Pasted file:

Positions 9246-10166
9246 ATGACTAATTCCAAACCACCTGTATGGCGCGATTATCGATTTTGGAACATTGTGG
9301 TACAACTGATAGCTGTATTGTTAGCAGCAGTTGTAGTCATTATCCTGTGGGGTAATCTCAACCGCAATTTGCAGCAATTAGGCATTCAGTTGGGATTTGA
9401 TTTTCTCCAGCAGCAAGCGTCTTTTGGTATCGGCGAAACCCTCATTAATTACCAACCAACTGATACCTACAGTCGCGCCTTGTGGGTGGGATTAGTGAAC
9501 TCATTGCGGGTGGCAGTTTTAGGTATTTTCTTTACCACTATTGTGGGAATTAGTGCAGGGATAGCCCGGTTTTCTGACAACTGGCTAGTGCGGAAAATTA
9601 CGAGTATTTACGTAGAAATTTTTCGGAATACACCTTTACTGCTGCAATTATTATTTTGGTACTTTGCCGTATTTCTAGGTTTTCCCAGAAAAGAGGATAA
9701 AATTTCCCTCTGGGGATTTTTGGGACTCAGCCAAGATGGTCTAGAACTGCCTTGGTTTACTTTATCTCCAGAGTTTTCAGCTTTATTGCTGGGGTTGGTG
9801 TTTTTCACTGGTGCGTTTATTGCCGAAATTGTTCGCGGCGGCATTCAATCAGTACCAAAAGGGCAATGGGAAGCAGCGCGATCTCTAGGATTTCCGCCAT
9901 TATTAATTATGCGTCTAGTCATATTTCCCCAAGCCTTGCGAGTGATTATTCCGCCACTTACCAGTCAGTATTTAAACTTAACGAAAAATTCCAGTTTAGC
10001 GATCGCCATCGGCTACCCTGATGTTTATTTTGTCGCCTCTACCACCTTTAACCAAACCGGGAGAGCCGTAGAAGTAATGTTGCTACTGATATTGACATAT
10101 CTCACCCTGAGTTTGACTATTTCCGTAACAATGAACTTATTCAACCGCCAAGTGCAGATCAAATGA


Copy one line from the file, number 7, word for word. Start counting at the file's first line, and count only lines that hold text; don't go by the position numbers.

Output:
9701 AATTTCCCTCTGGGGATTTTTGGGACTCAGCCAAGATGGTCTAGAACTGCCTTGGTTTACTTTATCTCCAGAGTTTTCAGCTTTATTGCTGGGGTTGGTG